- At the end of 2005, I had the opportunity to travel to Whangarei, New Zealand for residency at the Northland Polytechnic. Out of this experience I created a body of work making comparisons between their sub-tropical forest and my own temperate coastal rainforest.
Review of Correspondences (between two forests)
by Vaughan Gunson
A question often asked of visitors to this country is “what do you think of New Zealand?” A generous response is expected, “yes, very beautiful”, perhaps followed by “and the people are so friendly”. It’s an exchange that’s shaped by images that are projected out to the world and to ourselves, of “100% pure” and “clean and green”. So it’s reassuring to receive confirmation of New Zealand’s natural beauty from visitors.
A recent exhibition at the Geoff Wilson Gallery by Fae Logie, a visiting Canadian artist, however, was valuable because it didn’t offer simple reassurance.
Rather, it forced us to think about our relationship with nature, and the natural beauty that we appear to value so highly.
Logie’s work deals with place, in this case Whangarei and the local bush. Her experience of this place was contrasted with the southern coastal forests of British Columbia in her native Canada.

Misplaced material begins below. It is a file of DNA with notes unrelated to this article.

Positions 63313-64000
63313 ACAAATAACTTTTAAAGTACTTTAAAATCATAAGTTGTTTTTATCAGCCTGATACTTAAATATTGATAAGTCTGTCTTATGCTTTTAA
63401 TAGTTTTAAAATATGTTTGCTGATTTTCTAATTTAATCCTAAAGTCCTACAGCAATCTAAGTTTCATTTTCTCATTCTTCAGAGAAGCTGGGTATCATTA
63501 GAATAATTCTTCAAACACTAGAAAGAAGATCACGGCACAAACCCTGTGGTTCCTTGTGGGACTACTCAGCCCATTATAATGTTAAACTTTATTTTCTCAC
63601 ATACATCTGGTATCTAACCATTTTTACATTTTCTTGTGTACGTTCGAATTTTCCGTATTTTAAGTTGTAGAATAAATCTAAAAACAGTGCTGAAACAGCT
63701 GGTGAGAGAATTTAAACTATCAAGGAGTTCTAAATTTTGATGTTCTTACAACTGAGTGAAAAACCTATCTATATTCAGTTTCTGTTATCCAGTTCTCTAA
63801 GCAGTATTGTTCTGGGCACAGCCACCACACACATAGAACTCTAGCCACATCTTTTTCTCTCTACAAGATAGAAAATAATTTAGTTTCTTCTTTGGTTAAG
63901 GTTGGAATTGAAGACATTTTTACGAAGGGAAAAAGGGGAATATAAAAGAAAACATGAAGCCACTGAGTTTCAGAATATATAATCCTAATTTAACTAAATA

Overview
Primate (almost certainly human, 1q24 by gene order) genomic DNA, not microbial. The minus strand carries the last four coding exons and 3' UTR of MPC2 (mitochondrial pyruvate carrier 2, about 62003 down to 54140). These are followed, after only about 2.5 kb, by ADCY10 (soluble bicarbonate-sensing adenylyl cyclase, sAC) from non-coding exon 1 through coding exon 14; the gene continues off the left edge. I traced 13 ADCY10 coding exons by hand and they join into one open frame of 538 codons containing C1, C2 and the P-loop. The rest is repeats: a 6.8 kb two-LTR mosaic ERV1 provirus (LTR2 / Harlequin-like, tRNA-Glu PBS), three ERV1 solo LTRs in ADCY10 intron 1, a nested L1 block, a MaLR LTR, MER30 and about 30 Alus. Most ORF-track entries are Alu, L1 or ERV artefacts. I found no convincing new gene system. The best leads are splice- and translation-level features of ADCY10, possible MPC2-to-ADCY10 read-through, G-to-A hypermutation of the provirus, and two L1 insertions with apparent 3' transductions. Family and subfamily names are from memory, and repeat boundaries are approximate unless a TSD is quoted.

The title of the exhibition was Correspondences (between two forests), and it was around the juxtaposition of the two physical environments that parallels and differences were drawn out. As Logie says, “I am interested in creating a dialogue between these two forests,” in order to consider “how forest imagery can evoke deep feelings of attachment or of abandon to nature and, perhaps, determine how much we care.”
The central work was of a tent structure surrounded by small potted Kauri trees. A video was projected on to the inside back of the tent, which you could view through an eyepiece.
The video showed a typical image of the lush green New Zealand bush. The soundtrack was of kiwi, a recording borrowed from the New Zealand Conservation Department. The eerie sounds of kiwi filled the gallery space.
This work immediately established an idea explored elsewhere in the exhibition, a consideration of what is natural (or real) and what is an image.
In this work we hear a recording of kiwi, we watch a video of the bush. The work probes the way the natural world exists for us. Is it always under the gaze and control of humans? Does nature exist for us as just a pleasant respite from our urban lives? Is the blurring of conservation and tourism unavoidable?
And the sound of the kiwi in the unnatural setting of the gallery raises the ominous possibility that one day we might only have the recordings, the “national bird” will no longer exist in nature.
In another work, Logie turned photos of the bark of Douglas-fir and kauri trees into fringed mats, titled ‘Aerial Rig’ and ‘Aerial Matt’. A reference to natural materials turned into products and to aerial photography that maps the land, not to mention the idea that mats are for walking on (or walked over).
These works cleverly mediated on the commercial forces that threaten forests and eco-systems, but which are so easily hidden by mundane products for domestic environments. As Logie says, how much do we really care?